One hears about new tech innovations that can disrupt things frequently. Occasionally those bold ideas come to be. pCell is one I think anyone (except possibly the carriers) would welcome. pCell is a short cut for “personal cell.” It’s a personal cell phone signal that can follow you wherever you are and deliver better connectivity and throughput to your mobile device than existing cell technology. Imagine five bars wherever you go. Wired has a nice write-up on the technology which is set to debut on Wednesday at a public demonstration at Columbia University in New York City. Keep your eyes on this one.
pCell requires each cellphone to have its own centimeter sized “cell” that creates a personal bubble around the phone and receives signals from new antennas that could be placed just about anywhere, theoretically replacing the large antenna stacks we have now. The idea is that instead of an antenna throwing out a signal across an area that multiple cell phones access simultaneously, your phone creates its own cell that provides you the same density of signal that you would find in the signal cone of a current antenna if you were the only one using it. The quote form Steve Perlman, the creator of pCell says: “Everybody gets a little cell, that’s about a centimeter in size, around your phone. That gives you incredible density. Everyone gets the full spectrum of the channel in one centimeter of space.”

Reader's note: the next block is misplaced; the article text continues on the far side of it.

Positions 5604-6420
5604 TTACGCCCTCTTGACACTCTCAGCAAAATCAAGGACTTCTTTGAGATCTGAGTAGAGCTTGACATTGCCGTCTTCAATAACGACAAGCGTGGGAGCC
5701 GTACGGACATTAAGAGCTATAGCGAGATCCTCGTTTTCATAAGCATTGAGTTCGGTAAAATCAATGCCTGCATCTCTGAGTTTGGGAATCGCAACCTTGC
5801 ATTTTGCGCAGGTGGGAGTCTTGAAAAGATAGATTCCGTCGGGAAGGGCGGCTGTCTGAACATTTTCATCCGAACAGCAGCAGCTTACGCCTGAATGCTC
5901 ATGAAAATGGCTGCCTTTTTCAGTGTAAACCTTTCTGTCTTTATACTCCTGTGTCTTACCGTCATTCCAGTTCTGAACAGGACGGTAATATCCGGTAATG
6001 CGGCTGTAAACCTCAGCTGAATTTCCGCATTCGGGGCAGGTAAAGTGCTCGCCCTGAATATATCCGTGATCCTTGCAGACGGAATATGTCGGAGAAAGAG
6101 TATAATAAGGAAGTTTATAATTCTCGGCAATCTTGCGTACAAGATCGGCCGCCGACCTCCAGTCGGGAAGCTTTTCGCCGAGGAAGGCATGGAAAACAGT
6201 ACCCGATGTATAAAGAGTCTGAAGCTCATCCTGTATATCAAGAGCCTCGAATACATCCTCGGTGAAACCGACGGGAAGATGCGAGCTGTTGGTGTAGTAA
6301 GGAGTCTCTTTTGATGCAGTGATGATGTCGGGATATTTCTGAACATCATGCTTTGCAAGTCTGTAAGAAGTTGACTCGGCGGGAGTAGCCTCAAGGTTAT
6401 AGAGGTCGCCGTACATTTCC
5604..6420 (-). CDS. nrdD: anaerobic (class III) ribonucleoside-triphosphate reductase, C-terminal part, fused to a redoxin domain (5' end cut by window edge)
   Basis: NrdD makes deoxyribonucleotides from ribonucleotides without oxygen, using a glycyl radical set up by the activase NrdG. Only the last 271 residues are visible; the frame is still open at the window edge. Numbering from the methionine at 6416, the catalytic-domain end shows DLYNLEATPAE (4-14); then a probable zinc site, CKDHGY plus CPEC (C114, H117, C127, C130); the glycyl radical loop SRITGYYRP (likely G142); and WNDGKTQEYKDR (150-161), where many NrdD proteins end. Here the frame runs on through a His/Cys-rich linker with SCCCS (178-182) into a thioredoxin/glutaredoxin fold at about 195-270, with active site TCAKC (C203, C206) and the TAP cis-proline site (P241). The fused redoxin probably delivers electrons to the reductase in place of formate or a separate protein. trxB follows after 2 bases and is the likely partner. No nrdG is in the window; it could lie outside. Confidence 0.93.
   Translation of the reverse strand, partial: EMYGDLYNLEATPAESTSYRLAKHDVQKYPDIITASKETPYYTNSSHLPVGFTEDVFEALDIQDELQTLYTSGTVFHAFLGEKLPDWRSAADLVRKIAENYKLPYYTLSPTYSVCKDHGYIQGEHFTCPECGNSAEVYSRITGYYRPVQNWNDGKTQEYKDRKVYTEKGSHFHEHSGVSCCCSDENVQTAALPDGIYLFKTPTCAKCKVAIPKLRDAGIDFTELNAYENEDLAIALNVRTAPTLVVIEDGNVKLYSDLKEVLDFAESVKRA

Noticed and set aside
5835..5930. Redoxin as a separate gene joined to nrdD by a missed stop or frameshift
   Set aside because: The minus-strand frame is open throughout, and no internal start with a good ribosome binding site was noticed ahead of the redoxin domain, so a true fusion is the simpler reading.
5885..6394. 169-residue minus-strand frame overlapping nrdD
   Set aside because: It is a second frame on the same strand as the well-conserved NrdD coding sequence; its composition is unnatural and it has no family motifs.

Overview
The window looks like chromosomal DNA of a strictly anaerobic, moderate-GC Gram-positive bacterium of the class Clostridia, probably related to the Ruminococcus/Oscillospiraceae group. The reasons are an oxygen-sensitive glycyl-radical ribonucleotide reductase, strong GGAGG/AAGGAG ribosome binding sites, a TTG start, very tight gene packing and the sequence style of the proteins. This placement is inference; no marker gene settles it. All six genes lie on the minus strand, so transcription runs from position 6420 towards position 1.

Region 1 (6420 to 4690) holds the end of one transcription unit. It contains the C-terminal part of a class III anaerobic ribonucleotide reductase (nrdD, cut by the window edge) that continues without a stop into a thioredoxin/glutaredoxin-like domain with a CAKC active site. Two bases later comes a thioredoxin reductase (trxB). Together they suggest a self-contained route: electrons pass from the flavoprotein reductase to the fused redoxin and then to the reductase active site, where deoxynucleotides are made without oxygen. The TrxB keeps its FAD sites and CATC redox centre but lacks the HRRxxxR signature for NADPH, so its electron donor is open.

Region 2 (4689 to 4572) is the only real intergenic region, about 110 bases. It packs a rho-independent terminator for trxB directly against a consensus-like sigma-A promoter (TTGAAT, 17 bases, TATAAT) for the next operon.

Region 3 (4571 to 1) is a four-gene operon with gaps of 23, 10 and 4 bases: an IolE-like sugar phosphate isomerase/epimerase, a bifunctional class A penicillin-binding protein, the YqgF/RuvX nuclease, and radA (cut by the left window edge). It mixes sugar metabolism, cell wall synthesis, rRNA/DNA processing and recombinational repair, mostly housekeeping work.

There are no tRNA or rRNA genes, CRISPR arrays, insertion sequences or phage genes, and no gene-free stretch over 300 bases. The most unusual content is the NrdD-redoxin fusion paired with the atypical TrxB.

The pCell network allows cell antennas to work together instead of separately. Often antenna proximity can lead to interference but pCell’s technology builds on that interference and actually enhances the quality of the signal. The descriptions of pCell actually do sound like it turns cellular technology not on its head, but inside out as well.
Disruptive? Absolutely. Hard to pull off? Well there will be obstacles certainly. The most obvious ones are the carriers and their business models. Perlman says he’s already begun discussions with the carriers and smartphone makers, but the carriers are historically not receptive to change that could upend their business models. In the Wired article a quote for Richard Doherty, director of technology consulting firm Envisioneering, points up that in business:
there is money in scarcity. The wireless business models of today are based on scarcity. Opening up the floodgates for any service, for any carrier, has tremendous implications. In our experiences working with carriers…they like to have everything defined on their terms, to have breakthroughs arrive when they want them to.
Steve Perlman has a lab in San Francisco called Rearden, and pCell is being pushed through a new company called Artemis. But you may have heard of Perlman before. He sold his Web TV company, MSN TV to Microsoft, worked at Apple and was involved with creating QuickTime for Apple. Rearden has been involved with the creation of the game streaming service OnLive, and Mova, a technology that allowed media creators to digitally capture facial expressions.
Perlman says pCell can provide speeds and smoothness that we don’t get to experience on our cell devices currently, and that the first prototype network could roll out as early as the 4th quarter of this year. Here’s hoping that indeed does happen.
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